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Shane Warne dead at 52


International Coach
Finally got around to watching the highlights of the 99 World Cup final never had the heart to watch it after seeing it live but I thought I will go through again atleast once all great Warney performances in his stellar career


International Regular
yeah, my sister asked me today if i'm doing okay. she wouldn't do that for any other celebrity i'm a fan of. and it's not like I talked about Warne often, but she obviously knows I love cricket. Warne was such a big part of our lives(in my case childhood) and most of us didn't even realise it.
the same man. i'm not even australian i'm english/ghanian ffs and i had my mum and sister texting me on saturday talking about the news, asking if i were alright. he transcended boundaries.

might have to go back and read his book again. hope he get an A* netflix level documentary on his life too.


International Captain
This is ****ing funny! Apparently Warney was a pretty decent golfer.
Pretty decent is an understatement, he shot one under around St Andrew's in the Alfred Dunhill Pro-Am. That is insanely good. Also made a hole in one at Augusta on the 16th.


Hall of Fame Member
I've just posted this on Twitter and pretty much covers my thoughts on Warnie.

It's taken me almost a week to absorb the passing of SK Warne. Like many, I read the tributes over the past few days and acknowledged the effect he had on the cricketing world and further afield, watched a few replays and tried to put it to the back of my mind.

But it wasn't until I listened to the raw, unfiltered Fox Sports tribute to Warnie that aired last Saturday - hastily but brilliantly put together, might I add - via Mark Howard's Howie Games podcast channel that it fully sunk in and almost left me a blubbering mess at the airport before my flight today. That's no mean feat for a broadcast to do that to an emotionally-bereft bloke like me. I did say "almost" though.

Like I mentioned on Twitter shortly after his passing, I was a 90s cricketing cliche. At 13 in 1992, I was an adequate offie for my school's 6th XI. One year later, in no small part thanks to Warnie and Pakistani wristie Mushtaq Ahmed, I was a determined leggie. As chance would have it, this was excellent timing as I'd just started going to noted coach and former player Billy Ibadulla in Dunedin for coaching and from there, I thrived as well as a leggie in Dunedin possibly can. I just wish I had the mental fortitude that Warnie had, as that may have opened a few more doors for me. Instead, my SW23-esque confidence in the nets dissipated to a mixed bag of good returns and failure when I hit the great wide open of a cricket oval.

Naturally, I tried to replicate Warnie's action (although Billy made me change a few things - for the better) and tried to add a few of his tricks as well. Billy started teaching me the flipper once he was happy enough with the accuracy of my stock delivery. I never quite nailed it but certainly didn't stop trying.

I didn't actually see the great man in action too often in the flesh - the first time was at Carisbrook in a NZ cricket centenary tournament match between Aussie and India where Warnie took a lot of tap (0-61) but it was still a privilege to watch him before I actually had to duck away for what would be one of my personal lifetime highlights. The Pakistan under-19 team was in NZ and Billy arranged for me and one other spinner to come along and bowl to young batsman Saleem Elahi. What was more exciting though was that a teenage Saqlain Mushtaq was bowling alongside us, and I even recall Billy talking to him about how to bowl the doosra. For the record, I beat Saleem Elahi's bat once and once only.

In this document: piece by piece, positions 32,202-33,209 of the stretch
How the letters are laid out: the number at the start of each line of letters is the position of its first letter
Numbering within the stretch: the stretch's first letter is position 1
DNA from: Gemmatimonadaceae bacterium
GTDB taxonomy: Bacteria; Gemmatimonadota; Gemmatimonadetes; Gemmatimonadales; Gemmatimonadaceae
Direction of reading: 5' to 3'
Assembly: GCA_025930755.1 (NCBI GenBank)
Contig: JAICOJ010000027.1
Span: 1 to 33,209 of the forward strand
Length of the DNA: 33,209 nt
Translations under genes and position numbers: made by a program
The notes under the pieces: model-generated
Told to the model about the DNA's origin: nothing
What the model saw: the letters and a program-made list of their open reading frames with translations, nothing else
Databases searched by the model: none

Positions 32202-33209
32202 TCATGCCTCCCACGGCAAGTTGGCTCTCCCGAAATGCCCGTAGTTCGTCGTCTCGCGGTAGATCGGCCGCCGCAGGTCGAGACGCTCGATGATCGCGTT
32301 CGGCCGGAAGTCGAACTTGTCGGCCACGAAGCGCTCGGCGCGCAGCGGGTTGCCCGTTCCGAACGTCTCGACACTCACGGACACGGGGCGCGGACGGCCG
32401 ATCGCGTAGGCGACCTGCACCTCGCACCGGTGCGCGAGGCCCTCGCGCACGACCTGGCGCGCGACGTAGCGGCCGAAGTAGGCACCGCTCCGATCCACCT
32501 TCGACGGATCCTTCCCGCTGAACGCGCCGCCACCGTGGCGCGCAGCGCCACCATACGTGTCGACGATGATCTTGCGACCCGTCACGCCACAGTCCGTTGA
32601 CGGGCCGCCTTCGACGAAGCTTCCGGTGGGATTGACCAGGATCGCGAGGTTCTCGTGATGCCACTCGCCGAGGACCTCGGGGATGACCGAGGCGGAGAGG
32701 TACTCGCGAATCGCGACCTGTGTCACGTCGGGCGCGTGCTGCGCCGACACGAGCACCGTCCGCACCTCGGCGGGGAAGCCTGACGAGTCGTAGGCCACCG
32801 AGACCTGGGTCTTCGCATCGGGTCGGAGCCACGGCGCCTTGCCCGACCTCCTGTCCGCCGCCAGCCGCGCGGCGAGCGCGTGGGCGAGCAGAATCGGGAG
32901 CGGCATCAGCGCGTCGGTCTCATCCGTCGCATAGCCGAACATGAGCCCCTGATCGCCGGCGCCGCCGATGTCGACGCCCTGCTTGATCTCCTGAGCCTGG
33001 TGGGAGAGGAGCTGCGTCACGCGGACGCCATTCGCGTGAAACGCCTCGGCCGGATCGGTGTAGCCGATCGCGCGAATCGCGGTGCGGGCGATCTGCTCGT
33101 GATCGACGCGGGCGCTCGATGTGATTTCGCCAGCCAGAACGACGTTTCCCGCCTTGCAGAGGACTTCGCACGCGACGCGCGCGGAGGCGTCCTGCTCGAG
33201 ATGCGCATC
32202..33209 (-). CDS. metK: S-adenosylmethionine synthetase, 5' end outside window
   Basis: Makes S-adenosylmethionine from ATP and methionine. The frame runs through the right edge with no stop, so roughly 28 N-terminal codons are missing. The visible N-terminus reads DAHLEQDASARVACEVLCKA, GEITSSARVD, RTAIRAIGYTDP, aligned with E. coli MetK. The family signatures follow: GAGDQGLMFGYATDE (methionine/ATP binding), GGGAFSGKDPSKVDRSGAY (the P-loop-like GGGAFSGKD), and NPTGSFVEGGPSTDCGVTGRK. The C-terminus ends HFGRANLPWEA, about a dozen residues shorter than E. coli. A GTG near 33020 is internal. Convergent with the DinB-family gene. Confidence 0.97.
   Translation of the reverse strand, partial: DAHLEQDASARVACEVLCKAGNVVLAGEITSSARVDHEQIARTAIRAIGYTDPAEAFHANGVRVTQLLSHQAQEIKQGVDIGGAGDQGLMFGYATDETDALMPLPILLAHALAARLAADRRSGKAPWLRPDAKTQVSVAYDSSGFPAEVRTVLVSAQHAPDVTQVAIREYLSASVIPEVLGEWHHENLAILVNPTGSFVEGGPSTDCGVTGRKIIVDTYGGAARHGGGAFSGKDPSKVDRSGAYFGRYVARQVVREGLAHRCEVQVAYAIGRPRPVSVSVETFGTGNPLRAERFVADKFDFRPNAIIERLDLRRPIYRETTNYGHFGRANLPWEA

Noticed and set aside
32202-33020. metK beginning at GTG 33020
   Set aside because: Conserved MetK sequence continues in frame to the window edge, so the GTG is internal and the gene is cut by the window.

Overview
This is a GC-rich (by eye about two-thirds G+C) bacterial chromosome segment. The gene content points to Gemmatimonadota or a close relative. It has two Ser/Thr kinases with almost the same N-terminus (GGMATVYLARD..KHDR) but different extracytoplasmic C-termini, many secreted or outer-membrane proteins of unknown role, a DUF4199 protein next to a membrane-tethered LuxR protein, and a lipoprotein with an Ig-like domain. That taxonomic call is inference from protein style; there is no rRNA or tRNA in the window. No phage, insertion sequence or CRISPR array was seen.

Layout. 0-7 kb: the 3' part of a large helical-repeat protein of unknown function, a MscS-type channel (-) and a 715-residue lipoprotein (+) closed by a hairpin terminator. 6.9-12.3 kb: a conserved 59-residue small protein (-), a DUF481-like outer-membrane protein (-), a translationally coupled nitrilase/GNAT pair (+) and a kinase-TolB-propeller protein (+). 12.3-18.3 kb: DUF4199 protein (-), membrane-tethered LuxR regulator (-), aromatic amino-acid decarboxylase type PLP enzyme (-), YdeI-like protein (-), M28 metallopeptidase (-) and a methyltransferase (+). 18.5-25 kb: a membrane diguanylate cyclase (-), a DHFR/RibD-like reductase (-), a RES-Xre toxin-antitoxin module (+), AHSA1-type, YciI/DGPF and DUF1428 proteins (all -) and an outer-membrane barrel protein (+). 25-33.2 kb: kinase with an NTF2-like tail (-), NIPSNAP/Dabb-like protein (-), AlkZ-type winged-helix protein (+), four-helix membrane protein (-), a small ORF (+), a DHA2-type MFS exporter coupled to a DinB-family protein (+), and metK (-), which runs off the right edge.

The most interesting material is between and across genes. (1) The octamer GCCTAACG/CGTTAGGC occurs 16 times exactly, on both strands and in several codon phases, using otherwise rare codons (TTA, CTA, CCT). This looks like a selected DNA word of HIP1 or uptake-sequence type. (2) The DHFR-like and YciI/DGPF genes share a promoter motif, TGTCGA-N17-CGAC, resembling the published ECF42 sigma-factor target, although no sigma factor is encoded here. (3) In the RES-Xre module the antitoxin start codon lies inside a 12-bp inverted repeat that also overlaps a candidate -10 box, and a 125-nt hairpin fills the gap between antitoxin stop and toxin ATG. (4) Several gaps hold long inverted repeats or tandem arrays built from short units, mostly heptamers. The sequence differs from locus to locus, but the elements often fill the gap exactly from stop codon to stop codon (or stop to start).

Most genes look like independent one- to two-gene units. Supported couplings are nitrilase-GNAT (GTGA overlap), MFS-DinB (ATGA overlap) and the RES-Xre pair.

That experience, and others such as attending a coaching clinic with his mentor Terry Jenner (even if he told me I was all energy and minimal spin), would not have come about if I hadn't been captivated by the brash Victorian with a diet almost as questionable as mine.

My story is but one of tens of thousands from across the world generated by youngsters taking up leg spin thanks to Warnie. It's no understatement to say he revived the art of leg spin from relative obscurity and added another dimension to an already fascinating sport.

The end of that Fox Sports tribute - a clip voiced over by Warnie over a musical bed of "Fix You" by his great mate Chris Martin and Coldplay - says it all about a man who still had so much left to give: "here's the thing - I've never changed" and "I think I'm lucky - I'm thankful for my life". He sounds like a great mate to his friends, a great dad to his kids, and one hell of an entertainer who - despite being a bit rough around the edges - left cricket so much richer for his time in the game. You deserved every theatric bow you took in front of adoring fans. Vale Warnie.


State Vice-Captain
The end of that Fox Sports tribute - a clip voiced over by Warnie over a musical bed of "Fix You" by his great mate Chris Martin and Coldplay - says it all about a man who still had so much left to give: "here's the thing - I've never changed" and "I think I'm lucky - I'm thankful for my life".
Watched that last night...Warnies booming, confident voice on that digital audio, talking about WSC, Kerry Packer and his memories as a kid playing cricket with his brother...sent chills down my spine.


State Vice-Captain
I'm honestly thinking of getting a Shane Warne tattoo. Anyone have any ideas of a picture that would be best?

On my right shoulder.